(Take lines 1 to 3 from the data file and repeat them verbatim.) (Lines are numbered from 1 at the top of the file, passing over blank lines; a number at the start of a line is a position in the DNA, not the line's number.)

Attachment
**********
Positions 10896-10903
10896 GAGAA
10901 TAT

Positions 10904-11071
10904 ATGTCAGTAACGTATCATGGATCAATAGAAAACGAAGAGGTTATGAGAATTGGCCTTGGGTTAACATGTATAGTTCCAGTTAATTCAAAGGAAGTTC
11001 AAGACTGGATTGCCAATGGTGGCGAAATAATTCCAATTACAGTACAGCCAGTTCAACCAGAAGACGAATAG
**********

Positions 10896-10903
10896 GAGAA
10901 TAT